After a year of consolidation in the data leak prevention market, DLP has emerged as a critical part of the IT security strategy for many organizations. But some say the technology still has plenty of room to grow.
When it comes to DLP, organizations need to have a firm understanding of what their sensitive data is, where it is and what policies need to be in place to govern it. The challenges involved in creating and enforcing policy are cited by some as key issues facing organizations looking to deploy DLP and related technologies.
A recent study by IDC cited complexity and budgetary concerns as the top barriers to investment in what the analyst firm called IPC (information protection and control). IDC defined IPC in broad terms, stating that it includes products that monitor, encrypt, filter and block sensitive data at rest, in motion and in use.
“DLP is still an early category, as only about 10 percent of the Global 2000 have implemented [it] so far,” said Steve Roop, senior director of products and marketing at Symantec. “Therefore, in 2008, we expect to see continued market adoption in large business and government organizations across North America, Europe and Asia Pacific.”
Getting that increased adoption may rely partly on how vendors address the complexity question. Customers want push-button accuracy to solve their specific problem, without the need to change or impact behavior in the business, according to Gartner analyst Paul Proctor. A key reason organizations sometimes refuse to use the blocking capabilities of DLP technology is because they are unable to tune it to reduce false positives sufficiently, Proctor said. Other times, he said, there isn’t enough internal buy-in to keep employees from revolting when certain actions get blocked.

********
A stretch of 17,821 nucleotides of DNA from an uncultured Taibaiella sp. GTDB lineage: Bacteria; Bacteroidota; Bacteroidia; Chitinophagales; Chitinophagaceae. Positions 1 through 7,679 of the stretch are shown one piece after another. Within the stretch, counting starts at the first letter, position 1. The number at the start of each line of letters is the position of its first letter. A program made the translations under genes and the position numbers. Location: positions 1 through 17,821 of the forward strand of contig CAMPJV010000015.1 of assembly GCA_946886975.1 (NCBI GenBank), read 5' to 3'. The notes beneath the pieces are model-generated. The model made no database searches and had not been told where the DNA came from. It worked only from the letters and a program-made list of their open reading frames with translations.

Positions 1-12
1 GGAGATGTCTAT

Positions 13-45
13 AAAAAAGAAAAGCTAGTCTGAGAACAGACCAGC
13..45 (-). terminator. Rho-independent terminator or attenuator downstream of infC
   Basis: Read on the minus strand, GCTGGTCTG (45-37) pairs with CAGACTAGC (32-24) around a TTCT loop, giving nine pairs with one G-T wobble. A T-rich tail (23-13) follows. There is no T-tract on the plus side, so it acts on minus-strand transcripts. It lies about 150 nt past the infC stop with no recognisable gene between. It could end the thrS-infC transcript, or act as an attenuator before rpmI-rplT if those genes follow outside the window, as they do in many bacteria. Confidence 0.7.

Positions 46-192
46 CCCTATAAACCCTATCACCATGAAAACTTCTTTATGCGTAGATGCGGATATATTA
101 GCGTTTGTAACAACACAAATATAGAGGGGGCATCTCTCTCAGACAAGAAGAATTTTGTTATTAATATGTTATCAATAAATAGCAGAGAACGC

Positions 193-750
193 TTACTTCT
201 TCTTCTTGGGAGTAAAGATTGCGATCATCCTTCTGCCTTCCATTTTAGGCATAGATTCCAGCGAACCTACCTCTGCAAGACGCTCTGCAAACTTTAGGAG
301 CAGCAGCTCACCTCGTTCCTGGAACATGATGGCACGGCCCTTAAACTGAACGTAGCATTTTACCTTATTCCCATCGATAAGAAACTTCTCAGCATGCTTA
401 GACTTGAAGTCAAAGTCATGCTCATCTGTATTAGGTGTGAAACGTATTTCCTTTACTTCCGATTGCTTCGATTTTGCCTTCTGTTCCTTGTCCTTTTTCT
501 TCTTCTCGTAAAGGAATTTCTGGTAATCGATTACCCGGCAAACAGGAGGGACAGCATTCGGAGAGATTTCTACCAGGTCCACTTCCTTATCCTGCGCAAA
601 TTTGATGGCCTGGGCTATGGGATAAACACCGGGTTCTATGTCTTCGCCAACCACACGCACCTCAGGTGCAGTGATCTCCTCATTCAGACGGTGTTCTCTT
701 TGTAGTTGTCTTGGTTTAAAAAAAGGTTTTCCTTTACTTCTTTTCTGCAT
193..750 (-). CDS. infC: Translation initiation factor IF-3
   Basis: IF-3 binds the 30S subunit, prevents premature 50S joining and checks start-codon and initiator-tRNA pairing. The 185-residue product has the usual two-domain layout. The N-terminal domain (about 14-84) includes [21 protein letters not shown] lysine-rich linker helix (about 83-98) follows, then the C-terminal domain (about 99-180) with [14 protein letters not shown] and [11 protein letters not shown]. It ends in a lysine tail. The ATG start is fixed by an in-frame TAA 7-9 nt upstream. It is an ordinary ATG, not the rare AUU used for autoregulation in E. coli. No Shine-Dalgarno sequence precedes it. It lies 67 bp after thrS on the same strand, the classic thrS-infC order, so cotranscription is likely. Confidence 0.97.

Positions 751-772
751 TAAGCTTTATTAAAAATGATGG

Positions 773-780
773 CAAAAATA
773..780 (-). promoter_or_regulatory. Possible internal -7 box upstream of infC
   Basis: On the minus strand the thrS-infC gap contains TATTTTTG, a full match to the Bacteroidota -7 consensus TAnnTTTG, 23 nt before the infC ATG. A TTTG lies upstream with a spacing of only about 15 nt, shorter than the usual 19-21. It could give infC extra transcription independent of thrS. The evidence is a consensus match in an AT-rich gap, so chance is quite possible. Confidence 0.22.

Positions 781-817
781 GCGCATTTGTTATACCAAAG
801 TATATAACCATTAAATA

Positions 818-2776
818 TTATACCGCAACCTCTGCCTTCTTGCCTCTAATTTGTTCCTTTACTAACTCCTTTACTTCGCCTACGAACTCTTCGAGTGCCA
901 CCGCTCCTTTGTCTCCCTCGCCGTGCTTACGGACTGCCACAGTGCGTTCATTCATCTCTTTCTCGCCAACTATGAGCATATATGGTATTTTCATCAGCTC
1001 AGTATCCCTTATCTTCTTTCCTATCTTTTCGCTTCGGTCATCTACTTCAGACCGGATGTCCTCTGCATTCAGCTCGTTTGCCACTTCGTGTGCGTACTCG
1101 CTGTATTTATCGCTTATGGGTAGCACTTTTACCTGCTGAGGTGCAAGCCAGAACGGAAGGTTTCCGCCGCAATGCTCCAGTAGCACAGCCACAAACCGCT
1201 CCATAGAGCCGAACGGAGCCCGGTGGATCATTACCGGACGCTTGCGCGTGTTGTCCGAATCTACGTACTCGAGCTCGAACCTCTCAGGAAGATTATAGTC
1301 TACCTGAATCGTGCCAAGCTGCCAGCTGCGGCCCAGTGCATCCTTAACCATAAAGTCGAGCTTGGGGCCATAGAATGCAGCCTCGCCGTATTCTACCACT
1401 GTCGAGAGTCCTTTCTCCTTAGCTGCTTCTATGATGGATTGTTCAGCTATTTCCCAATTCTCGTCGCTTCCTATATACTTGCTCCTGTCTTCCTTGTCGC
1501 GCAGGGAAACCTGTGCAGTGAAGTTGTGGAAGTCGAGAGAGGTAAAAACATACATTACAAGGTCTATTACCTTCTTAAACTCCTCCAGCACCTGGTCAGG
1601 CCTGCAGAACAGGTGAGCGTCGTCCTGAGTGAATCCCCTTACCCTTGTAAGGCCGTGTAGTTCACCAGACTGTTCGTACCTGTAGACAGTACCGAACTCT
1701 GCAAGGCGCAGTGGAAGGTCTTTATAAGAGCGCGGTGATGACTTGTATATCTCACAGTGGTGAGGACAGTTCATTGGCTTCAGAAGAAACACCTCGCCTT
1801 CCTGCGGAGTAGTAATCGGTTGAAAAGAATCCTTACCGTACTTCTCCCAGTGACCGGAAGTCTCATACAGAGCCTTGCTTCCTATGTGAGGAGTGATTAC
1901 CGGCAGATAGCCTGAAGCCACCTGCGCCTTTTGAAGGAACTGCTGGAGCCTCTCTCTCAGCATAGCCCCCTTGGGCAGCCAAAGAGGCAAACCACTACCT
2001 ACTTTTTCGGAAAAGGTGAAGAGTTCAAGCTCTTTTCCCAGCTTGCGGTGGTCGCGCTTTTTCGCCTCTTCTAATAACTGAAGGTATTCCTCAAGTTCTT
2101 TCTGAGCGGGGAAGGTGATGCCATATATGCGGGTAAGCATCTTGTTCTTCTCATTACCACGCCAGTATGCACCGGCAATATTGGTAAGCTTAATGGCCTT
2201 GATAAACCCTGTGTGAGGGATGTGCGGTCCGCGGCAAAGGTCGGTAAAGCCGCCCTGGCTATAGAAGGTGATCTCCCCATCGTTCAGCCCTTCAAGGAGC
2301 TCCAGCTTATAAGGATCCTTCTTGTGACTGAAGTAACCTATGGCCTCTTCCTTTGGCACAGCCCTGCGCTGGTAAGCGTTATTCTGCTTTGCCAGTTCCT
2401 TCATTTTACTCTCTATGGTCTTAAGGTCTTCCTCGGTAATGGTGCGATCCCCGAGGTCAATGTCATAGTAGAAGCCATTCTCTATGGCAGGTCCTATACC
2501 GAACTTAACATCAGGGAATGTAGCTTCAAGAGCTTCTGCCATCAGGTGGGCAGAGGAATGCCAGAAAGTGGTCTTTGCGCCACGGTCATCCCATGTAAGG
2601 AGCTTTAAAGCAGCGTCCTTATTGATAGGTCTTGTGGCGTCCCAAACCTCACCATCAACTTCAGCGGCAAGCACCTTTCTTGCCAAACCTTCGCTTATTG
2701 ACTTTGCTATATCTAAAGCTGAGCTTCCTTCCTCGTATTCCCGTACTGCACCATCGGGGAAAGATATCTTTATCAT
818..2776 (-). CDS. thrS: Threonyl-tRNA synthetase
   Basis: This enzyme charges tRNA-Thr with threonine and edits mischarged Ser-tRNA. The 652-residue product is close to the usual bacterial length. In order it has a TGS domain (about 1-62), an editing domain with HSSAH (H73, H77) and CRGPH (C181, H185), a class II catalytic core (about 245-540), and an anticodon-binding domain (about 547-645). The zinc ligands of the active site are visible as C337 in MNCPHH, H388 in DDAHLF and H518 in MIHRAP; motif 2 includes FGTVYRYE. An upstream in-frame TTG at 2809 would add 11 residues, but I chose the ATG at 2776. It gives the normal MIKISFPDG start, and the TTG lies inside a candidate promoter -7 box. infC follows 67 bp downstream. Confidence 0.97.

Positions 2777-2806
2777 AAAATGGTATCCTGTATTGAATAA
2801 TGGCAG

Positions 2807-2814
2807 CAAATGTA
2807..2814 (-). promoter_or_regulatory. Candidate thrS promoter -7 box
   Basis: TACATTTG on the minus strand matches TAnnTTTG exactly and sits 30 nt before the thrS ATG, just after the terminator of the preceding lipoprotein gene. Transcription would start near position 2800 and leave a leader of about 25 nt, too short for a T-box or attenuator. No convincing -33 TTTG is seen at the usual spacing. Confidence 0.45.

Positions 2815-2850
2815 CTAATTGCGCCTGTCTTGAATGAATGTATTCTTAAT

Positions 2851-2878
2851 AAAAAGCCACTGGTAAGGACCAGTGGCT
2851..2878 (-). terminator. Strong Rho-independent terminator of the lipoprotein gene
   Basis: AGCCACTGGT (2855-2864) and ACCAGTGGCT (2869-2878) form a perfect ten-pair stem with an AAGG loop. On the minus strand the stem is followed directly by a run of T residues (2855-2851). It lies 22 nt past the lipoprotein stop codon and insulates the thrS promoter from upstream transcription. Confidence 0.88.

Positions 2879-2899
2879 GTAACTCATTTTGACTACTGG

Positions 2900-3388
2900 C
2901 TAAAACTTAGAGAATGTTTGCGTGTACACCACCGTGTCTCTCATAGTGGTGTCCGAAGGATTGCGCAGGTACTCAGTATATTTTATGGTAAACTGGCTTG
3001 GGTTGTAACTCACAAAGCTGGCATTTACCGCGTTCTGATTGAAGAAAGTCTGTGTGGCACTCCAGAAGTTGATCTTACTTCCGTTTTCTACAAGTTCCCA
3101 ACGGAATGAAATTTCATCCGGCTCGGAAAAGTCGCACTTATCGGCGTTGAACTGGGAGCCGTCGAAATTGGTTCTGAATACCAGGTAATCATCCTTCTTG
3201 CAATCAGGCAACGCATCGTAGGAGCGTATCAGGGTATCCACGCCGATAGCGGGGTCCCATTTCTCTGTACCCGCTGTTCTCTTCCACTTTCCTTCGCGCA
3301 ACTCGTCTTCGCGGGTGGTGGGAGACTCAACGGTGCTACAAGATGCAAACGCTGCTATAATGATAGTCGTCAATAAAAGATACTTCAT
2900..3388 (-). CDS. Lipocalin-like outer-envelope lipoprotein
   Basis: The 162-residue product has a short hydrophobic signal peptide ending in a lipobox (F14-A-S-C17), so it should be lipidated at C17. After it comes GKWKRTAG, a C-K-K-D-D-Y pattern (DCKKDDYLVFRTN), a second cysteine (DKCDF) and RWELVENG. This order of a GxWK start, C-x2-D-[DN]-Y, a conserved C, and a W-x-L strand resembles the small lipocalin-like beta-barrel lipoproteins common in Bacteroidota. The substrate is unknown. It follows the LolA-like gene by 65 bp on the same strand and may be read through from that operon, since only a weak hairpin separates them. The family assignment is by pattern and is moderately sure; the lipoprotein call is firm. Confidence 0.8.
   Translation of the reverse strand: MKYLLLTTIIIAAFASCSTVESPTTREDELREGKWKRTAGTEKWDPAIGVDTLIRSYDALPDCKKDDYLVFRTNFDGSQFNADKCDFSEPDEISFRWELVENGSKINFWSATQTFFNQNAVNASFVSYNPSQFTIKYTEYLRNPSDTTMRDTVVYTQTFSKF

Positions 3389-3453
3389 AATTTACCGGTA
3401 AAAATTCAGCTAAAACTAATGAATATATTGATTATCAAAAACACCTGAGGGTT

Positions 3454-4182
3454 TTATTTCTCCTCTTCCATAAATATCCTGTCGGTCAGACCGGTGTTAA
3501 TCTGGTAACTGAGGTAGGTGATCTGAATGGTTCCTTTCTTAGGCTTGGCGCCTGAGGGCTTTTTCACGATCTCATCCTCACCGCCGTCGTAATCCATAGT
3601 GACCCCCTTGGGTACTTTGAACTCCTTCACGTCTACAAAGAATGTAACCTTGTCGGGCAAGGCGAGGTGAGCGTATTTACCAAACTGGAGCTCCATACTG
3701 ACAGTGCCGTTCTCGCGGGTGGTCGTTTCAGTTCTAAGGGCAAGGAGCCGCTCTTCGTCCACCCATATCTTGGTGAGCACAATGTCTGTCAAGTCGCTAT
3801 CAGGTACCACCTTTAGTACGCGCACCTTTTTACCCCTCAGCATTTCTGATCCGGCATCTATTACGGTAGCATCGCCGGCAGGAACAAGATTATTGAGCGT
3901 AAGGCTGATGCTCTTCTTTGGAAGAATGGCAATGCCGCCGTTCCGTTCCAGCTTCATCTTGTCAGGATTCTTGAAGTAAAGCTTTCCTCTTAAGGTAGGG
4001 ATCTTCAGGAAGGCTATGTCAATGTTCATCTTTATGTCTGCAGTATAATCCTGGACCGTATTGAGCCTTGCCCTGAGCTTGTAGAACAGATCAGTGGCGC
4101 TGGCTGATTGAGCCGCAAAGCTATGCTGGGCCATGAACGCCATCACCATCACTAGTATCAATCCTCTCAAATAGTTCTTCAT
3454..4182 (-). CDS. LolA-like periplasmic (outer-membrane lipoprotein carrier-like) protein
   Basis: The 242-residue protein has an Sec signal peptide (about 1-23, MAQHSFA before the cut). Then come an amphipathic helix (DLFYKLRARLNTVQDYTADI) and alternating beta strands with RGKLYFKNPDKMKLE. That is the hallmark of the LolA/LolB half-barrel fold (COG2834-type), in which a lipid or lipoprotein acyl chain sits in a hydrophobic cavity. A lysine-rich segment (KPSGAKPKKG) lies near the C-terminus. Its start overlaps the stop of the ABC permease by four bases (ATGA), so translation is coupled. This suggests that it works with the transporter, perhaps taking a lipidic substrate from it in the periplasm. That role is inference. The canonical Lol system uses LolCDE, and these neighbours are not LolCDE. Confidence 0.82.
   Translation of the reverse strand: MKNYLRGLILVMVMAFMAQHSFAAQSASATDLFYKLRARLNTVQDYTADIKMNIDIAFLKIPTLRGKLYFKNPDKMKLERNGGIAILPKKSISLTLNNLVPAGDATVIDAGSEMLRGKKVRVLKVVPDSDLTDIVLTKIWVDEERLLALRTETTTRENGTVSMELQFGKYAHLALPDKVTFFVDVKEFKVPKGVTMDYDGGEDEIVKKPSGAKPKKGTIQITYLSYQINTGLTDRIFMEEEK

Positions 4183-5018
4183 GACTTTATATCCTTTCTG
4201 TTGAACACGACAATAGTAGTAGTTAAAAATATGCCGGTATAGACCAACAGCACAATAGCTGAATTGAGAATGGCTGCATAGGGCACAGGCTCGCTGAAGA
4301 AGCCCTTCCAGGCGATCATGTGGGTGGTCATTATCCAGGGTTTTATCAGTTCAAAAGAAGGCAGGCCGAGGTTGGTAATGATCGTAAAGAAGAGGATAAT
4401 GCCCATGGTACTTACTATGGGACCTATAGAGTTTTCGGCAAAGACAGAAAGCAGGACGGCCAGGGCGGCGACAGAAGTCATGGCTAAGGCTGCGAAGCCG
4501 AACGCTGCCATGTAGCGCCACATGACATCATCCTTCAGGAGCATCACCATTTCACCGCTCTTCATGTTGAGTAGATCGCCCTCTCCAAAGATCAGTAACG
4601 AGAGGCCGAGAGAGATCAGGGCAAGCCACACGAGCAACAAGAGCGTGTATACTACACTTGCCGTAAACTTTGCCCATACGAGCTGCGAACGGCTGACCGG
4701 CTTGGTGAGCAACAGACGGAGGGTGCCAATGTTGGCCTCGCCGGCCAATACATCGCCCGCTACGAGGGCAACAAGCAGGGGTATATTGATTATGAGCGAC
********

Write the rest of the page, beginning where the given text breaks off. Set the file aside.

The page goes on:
“Organizations need to spend more time thinking through their problem,” Proctor said. “They need to carefully define sensitive data in their environment, pick a tool that has detection mechanisms that match their needs, and they need to think about the workflow on the backend that governs what they will do when they find sensitive data.”
Security is about optimizing business performance
Symantec uses a variety of detection technologies to ensure accuracy and eliminate false positives when blocking, Roop said.
“To register content, we make a secure hash of the actual data, so it can be identified by a precise match,” he said. “For structured data, such as customer, patient or employee records in tabular format, we use our Exact Data Matching detection algorithm. For unstructured content … we use Indexed Document Matching.”
In cases where it is not possible to register content, the company uses Described Content Matching, including a set of data identifiers that utilize fully configurable validation criteria that identify distinct data types, specific to a broad range of countries and regions, he said.
When it comes to blocking, anti-data leak vendor GTB Technologies relies on proprietary algorithms that break the data into independent, invariant non-overlapping segments and then hashes them. CEO Uzi Yair said enterprises are looking for better accuracy, the ability to block based on a pre-defined severity level and the ability to combine content-based policies and encryption on the endpoint instead of just detection based on data patterns.
In the end, security is about optimizing business performance, said Ogren Group analyst Eric Ogren. To speed DLP adoption, Ogren said vendors should focus on data discovery, as well as making the technology identity-based and simple to use.
“Do the heavy lifting of classifying data and usage patterns for IT, produce concise reports [and] have detail available when needed,” he said. “Most of all, support the drift in requirements that are inevitable in a dynamic business. Users will come and go, confidential information is created at a dizzying pace, and DLP has to be flexible enough to be as dynamic as the business.”